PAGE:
DAY 3: ZANE
“Emergency Services can be provided at Linvalley Hospital in Linvalley, Pennsylvania. Anyone who hears this message is urged to report to Linvalley as soon as possible. Repeat: Emergency Services can…” The message was being continuously broadcasted on every station. I kept it on because it comforted me to have some sort of noise to drown out the silence of the drive.
A couple hours out from Linvalley, I noticed I was low on gas. I knew the map I had didn’t show gas stations on it, so I kept my eye out for any signs along the highway, which would be difficult to see in the snow. At least I had a map.
I stopped the car to take my Xanax with one of the water bottles I packed from my dorm. Thinking about the strong possibility that the station wouldn’t have a hand pump was making me a little anxious. For the millionth time, I read the label on the translucent orange bottle. “PILLEN, ZANE A. TAKE 1 TABLET BY MOUTH TWICE A DAY AS NEEDED.” I always felt like the all capital letters were yelling at me. Through the bottle, I could see that I had about three days’ worth of the little white pills left. It was a blessing that I was headed to a hospital.
I took the first exit with a gas station symbol, leading me into some small town. Hopefully the area had already been evacuated. I didn’t need — no — want to run into people along the way, especially since anyone would probably just leech off of my supplies. Luckily, everything in the town seemed deserted.
I parked at one of the pumps out of habit, locked the car, and headed into the station in the hopes of finding anything that would help me get fuel. The mini-mart was completely raided, save for a few paper goods and cheap tools. Anything that could be consumed had already been culled, but since I had plenty of provisions, it didn’t bother me. I have always been the type to keep stocked up for emergencies.
I went to check behind the counter for some sort of hand pump or an instruction manual to jump start the ordinary pumps. The manual laid carelessly on the floor, no doubt by someone rummaging for supplies. A quick search through it revealed these particular model gas pumps, through some sort of miracle, did have a manual override — but only with a special attachment. [pullquote align=”center”]The mini-mart was completely raided, save for a few paper goods and cheap tools.[/pullquote]
In my search to find the attachment, I noticed that a lower drawer was locked. I bet I could pry that open with a screwdriver… It was probably just money or something else unimportant nowadays, but I had to check. I ran and grabbed the strongest looking screwdriver left in the place and worked on the lock. In no time at all, it came open with a loud clang.
There was a sudden shove against my back, and I fell forward, sliding a few feet. The layers of shirts and jackets helped to cushion my fall, but for a moment I was stunned.
I looked back to see a guy about my age in a puffy grey jacket crouching by the drawer. He pulled out the manual override and said something, but I couldn’t hear him. I decided to keep quiet. He looked at me as he stood up straight and spoke again. I still couldn’t hear him. The muscles in his jaw clenched, his taut skin growing white.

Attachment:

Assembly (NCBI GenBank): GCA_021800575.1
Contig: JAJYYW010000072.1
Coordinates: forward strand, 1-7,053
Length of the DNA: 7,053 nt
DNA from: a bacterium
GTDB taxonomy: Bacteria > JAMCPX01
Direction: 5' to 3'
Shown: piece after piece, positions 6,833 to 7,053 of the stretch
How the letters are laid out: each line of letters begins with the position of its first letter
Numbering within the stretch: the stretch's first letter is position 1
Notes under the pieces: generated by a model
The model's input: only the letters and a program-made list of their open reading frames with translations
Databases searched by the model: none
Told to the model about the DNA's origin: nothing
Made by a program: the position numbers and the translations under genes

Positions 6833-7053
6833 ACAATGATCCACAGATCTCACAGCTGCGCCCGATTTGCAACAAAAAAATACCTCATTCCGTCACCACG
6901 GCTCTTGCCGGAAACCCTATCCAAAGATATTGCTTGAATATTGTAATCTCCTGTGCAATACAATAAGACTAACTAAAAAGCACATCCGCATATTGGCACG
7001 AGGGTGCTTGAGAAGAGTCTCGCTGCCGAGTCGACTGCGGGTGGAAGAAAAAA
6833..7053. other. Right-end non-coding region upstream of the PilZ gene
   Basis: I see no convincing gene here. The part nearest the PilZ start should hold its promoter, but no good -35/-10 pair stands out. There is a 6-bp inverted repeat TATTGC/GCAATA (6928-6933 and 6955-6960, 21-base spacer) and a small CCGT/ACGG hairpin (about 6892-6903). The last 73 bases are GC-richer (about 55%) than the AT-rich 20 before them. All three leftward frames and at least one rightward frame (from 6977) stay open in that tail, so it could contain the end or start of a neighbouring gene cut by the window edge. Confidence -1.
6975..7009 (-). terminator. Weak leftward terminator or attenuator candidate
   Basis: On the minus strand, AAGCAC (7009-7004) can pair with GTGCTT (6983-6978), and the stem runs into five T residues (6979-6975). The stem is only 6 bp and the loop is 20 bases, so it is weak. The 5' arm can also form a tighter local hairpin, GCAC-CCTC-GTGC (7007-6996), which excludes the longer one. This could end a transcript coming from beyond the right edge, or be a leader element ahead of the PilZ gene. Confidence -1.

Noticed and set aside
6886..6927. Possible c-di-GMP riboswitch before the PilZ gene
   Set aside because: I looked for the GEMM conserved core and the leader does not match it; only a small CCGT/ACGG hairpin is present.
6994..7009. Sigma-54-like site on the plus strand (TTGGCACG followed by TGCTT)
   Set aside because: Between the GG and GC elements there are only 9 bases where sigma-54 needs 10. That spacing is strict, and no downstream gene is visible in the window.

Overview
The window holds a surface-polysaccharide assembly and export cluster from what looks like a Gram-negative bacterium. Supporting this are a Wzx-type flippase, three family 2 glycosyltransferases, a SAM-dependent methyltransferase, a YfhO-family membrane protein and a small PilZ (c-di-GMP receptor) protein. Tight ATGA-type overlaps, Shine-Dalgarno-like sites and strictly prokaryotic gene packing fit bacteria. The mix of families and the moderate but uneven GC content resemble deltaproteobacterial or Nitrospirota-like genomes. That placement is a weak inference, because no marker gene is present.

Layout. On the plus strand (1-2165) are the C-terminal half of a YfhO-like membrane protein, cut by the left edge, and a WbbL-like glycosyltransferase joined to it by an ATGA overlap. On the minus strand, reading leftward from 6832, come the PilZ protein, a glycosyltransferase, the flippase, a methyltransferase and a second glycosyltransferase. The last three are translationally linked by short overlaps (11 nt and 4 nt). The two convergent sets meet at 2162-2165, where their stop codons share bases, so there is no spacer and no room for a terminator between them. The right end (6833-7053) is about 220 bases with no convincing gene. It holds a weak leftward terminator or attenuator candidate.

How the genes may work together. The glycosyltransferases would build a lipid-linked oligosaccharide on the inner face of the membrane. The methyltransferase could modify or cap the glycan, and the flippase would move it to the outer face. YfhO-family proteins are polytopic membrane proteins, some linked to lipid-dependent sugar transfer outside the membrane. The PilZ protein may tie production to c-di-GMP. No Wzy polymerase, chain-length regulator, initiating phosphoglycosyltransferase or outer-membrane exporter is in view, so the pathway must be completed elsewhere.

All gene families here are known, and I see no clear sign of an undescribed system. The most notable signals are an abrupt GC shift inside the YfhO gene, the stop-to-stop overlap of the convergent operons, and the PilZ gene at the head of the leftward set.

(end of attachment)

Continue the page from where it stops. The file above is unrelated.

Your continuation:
“… you deaf?” I couldn’t hear the start, but he got louder as he asked the question.
“Y-yes. I have h-hearing aids,” I said. I wouldn’t need to ask him to talk louder. He seemed like he enjoyed yelling.
“That your car?” He pointed out to the gas pumps where I’d parked. I nodded, though I suspected he didn’t need an answer.
“I’ll take the keys.”
I picked myself up slowly, trying to make it seem difficult. He knew now about my disability and heard me stutter, so I was certain he would underestimate me. Abruptly, I tackled him at full speed, or as close as I could reach in so many layers. As I knocked him down, I tried to grab the pump, but his grip was too tight. I just ended up falling to the side. I scrambled to stand again, anticipating a counterattack.
The guy was rubbing the side of his head. He examined his hand, eyes widening at the sight of blood. His hand went to his other ear: more blood. He screamed and pounded the pump into the wall, breaking it. He kept pounding as I ran for the door. I almost tripped over a girl sitting on the curb.
She looked up at me, “Where’s Devon?”
I assumed she meant the guy inside. She was wearing a hood and covered in snow, but the purple hue of the bruises on her cheeks still stood out.
I took a deep breath. “The A-Virus. C-come on,” I reached my hand out to her and she flinched, but took it. We ran for the car.
“We ha-have 10 miles. M-maybe,” I calculated out loud as I drove. “Then, about 160 miles to Linvalley. A p-person walks th-three miles per hour. That’s 53.33 hours. Add in s-sleep, eating, and some l-lag due to weather. We’re up to f-five days.”
She was looking at me strangely.
“Ma-math major,” I explained with a shrug.
She was saying something, but I couldn’t hear her soft voice. “Louder p-please,” I asked, motioning to my ear.
“What if I have it, too?” She checked her ear for blood.
“We’re go-going to a h-hospital.”
“No, I… to you?”
I guessed the full question.
“It d-doesn’t spread that way. Not through o-open wounds or b-breath. Ju-just infected m-meat.” I could tell she was still scared. I gave her an impish smile, “I’m Zane.”
“Moira,” she answered.
And we drove until we ran out of gas.
Xander McMenamin is a third-year student majoring in English writing with a minor in creative writing. He can be reached at AM787850@wcupa.edu. Lauren Christ is a first-year student majoring in communications. She can be reached at LC805869@wcupa.edu.